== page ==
The unicorn, the magical being with its bountiful and zestful energy riding forth gracefully with its magical horn, is being honoured in Scotland on 9 April.
Scotland, whose national animal is the unicorn, has marked 9 April as National Unicorn Day. Unicorns are steeped in wisdom, grace, purity, innocence, strength and mystical healing power.
The ancient mythical lore of the unicorn speaks of how being touched by the horn of the unicorn or to touch the horn of a unicorn can bring total and complete healing. The healing of the unicorn brings mind, body and soul into renewed perfect balance.
The legendary animal featured on an early form of the Scottish coat of arms by William I in the late 1300s. In the 15th century, when King James III was in power, gold coins even appeared with the unicorn on them. When Scotland and England unified under the reign of James VI of Scotland in 1603, the Scottish Royal Arms had two unicorns supporting a shield. When James VI became James I of England and Ireland, he replaced the unicorn on the left of the shield with the national animal of England, the lion, to show that the countries were united.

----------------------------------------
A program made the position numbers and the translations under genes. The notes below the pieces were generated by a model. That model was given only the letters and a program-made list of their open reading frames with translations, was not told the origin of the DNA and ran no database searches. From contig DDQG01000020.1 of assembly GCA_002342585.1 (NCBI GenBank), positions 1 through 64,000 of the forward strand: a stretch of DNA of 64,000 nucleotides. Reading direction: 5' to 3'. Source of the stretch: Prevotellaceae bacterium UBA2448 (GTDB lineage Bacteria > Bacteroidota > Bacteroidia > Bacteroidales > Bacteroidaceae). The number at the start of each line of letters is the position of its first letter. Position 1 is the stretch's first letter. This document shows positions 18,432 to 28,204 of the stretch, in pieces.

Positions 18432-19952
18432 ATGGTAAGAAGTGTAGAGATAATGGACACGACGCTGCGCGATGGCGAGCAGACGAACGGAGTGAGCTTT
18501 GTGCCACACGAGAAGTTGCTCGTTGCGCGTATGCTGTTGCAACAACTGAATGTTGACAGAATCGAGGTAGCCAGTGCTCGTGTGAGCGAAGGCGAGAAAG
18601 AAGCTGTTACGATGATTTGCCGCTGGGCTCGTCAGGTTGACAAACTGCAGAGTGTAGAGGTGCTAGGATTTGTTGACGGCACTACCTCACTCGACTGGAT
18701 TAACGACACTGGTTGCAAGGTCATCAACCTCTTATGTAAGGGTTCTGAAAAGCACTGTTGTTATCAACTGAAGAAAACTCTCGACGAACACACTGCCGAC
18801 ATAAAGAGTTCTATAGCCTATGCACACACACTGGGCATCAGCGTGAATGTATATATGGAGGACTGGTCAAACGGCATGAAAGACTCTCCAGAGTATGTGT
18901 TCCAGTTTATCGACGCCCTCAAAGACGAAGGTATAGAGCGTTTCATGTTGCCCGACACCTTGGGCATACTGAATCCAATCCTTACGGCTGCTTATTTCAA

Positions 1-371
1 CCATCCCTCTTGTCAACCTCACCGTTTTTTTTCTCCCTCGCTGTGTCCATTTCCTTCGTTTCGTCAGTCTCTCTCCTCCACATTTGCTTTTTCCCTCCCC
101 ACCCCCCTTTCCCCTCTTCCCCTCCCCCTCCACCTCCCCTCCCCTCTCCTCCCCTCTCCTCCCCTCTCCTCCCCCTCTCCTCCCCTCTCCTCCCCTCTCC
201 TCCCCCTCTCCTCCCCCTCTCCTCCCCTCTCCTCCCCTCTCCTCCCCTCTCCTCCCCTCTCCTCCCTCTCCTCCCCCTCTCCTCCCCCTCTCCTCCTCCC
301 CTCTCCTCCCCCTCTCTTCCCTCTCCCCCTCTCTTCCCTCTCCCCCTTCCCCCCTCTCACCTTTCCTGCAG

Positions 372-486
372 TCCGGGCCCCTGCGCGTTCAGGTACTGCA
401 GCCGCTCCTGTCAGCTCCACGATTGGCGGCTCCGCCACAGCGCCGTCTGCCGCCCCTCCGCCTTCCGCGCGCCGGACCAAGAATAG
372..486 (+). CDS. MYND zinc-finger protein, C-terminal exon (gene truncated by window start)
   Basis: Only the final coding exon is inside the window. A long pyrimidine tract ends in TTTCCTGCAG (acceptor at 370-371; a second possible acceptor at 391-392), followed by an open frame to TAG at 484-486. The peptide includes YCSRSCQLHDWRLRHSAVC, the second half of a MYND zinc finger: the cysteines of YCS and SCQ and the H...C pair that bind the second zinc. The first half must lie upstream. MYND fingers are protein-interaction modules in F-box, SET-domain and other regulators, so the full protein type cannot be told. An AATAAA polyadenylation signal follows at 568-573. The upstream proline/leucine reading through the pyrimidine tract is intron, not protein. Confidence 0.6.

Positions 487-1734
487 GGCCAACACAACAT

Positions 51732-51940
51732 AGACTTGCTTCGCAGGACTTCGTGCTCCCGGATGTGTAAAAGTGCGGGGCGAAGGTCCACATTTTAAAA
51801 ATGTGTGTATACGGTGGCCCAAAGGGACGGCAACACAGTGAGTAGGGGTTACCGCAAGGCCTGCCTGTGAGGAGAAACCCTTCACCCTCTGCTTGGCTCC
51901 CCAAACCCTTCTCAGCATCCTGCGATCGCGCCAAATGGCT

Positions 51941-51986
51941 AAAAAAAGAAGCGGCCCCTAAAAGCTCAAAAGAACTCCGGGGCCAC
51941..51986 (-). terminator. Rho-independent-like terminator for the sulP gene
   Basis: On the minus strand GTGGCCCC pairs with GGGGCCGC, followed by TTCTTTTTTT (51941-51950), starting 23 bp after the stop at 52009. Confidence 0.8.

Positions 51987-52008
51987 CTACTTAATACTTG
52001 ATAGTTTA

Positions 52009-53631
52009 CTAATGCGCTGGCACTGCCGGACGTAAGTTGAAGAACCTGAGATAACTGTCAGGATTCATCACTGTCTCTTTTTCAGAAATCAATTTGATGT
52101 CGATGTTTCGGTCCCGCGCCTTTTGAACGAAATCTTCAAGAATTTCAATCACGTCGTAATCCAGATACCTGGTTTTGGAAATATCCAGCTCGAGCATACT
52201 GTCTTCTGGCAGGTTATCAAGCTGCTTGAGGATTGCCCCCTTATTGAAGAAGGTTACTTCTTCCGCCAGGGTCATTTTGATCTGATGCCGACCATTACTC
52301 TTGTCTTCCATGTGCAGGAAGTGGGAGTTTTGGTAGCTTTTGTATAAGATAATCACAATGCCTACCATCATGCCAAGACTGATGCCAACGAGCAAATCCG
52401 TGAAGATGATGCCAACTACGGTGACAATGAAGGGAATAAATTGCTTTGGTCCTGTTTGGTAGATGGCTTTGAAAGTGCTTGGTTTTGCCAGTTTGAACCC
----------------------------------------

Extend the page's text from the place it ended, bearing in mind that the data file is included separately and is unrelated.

Unicorn magic symbolises the power to “believe” that one can overcome anything, enabling one to push past illusions and to bring forth the wisdom and the power to go beyond anything that gets in the way of one achieving one’s dream.
Unicorn spotting in Scotland is one way you can celebrate National Unicorn Day. Some of Scotland’s most important historic buildings and statues feature the unicorn, including the figurehead of HM Frigate Unicorn in Dundee, the country’s only water-based unicorn and Scotland’s only surviving example of a wooden warship.
There’s unicorns at Delgatie Castle near Turriff in Aberdeenshire, one of the oldest and most historic castles in Scotland. And you can also spot unicorns on Queens chair in the Thistle Chapel at St Giles’ Cathedral in Edinburgh.
The gatepost at the Palace of Holyroodhouse, the official residence of Her Majesty The Queen in Scotland, features unicorns, and also the gatehouse of the Queen’s Gallery by the palace.
If you are not in Scotland, you can still celebrate the magical being that is the unicorn in a number of ways – reading one of the many children’s books about unicorns with your kids, channelling your inner unicorn or simply getting lost in a fantasy book.
Rosalind Medea is Life & Soul Magazine’s Chief. She is a writer who specialises in sustainable life & style, music, entertainments and wellbeing. Rosalind also works as a spiritual life coach and intuitive advisor helping people to become who they truly are and manifest their heart & soul’s desires into their lives: www.rosalindmedea.com